Cyclone Debbie forms with potential to hit the coast near Townsville as a category 4 system
Details of Tropical Cyclone Debbie at 10:00 am AEST:
Intensity: category 1, sustained winds near the centre of 65 kilometres per hour with wind gusts to 95 kilometres per hour
Current Location: 650 kilometres east of Cairns and 580 kilometres east northeast of Townsville
Movement: southwest at 9 kilometres per hour
The tropical low over the central Coral Sea has recently developed into Tropical Cyclone Debbie.
The system has been moving slowly southwards overnight, but has recently shown signs of shifting onto a west-southwest track.
This general west-southwesterly motion is expected to continue for the next few days, bringing the cyclone towards the north Queensland coast.
Conditions are expected to favour the continued intensification of the cyclone as it approaches the coast over the weekend and into early next week.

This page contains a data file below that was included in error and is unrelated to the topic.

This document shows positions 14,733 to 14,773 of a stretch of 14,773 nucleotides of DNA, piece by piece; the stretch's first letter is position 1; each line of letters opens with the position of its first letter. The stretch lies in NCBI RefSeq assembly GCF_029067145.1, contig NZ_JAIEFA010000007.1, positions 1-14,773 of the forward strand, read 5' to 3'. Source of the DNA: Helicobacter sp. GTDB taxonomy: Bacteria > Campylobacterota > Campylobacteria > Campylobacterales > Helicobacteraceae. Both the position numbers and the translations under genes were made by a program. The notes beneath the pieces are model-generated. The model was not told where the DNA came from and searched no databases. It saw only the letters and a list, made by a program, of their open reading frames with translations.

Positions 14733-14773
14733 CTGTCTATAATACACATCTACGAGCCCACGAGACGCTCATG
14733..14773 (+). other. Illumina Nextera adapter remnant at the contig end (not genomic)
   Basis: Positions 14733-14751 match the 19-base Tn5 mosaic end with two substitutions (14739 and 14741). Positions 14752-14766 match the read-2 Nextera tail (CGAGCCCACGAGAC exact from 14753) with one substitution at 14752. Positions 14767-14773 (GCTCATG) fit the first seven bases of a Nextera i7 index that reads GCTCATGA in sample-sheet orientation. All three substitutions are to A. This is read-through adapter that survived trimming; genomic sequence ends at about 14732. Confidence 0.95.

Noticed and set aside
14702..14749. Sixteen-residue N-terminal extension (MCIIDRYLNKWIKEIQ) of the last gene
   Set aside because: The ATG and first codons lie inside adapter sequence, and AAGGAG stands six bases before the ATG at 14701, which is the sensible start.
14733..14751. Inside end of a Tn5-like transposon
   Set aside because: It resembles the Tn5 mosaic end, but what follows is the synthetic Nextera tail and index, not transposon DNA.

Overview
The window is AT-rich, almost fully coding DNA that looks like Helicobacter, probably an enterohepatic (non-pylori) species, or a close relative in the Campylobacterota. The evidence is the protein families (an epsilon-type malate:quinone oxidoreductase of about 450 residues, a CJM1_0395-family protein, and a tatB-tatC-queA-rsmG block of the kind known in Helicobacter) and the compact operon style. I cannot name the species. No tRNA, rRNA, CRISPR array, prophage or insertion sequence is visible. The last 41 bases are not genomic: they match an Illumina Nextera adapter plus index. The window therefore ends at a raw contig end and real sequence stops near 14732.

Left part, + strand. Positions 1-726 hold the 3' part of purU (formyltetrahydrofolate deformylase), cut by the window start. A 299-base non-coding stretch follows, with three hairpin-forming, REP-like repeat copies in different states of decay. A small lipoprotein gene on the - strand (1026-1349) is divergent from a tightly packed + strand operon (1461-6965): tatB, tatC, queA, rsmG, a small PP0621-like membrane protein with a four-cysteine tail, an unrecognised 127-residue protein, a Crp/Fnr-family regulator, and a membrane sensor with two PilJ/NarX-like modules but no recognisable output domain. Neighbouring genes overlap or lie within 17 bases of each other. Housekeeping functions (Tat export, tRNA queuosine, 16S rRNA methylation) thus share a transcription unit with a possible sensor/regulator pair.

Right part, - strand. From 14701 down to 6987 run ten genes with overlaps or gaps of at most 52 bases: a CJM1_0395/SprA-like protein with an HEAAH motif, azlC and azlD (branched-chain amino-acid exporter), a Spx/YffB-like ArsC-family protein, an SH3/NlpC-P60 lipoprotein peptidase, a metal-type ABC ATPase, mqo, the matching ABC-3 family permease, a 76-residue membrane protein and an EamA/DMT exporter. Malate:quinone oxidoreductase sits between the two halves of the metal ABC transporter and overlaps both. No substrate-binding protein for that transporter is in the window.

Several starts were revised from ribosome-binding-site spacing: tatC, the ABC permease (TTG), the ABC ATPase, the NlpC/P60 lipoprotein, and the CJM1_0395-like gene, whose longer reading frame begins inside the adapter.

Gales are not expected to develop about the Queensland east coast today, however they could develop about the coast and islands between Cape Tribulation and St Lawrence, including the Whitsunday Islands, during Sunday.
Based on the current forecast track, abnormally high tides are expected to occur between at least Lucinda and Mackay as the cyclone approaches the coast. Large waves may also develop along the beachfront.
Areas of heavy rain are expected to develop about parts of the northern and central Queensland coast and adjacent inland areas into Sunday. A Flood Watch is current for coastal catchments between Cooktown and Mackay, extending inland to the eastern Gulf River catchments.
People between Cape Tribulation and St Lawrence should consider what action they will need to take if the cyclone threat increases.
- Information is available from your local government
- For cyclone preparedness and safety advice, visit Queensland's Disaster Management
Services website - click here to access the site
- For emergency assistance call the Queensland State Emergency Service (SES) on
132 500 (for assistance with storm damage, rising flood water, fallen trees on buildings
or roof damage)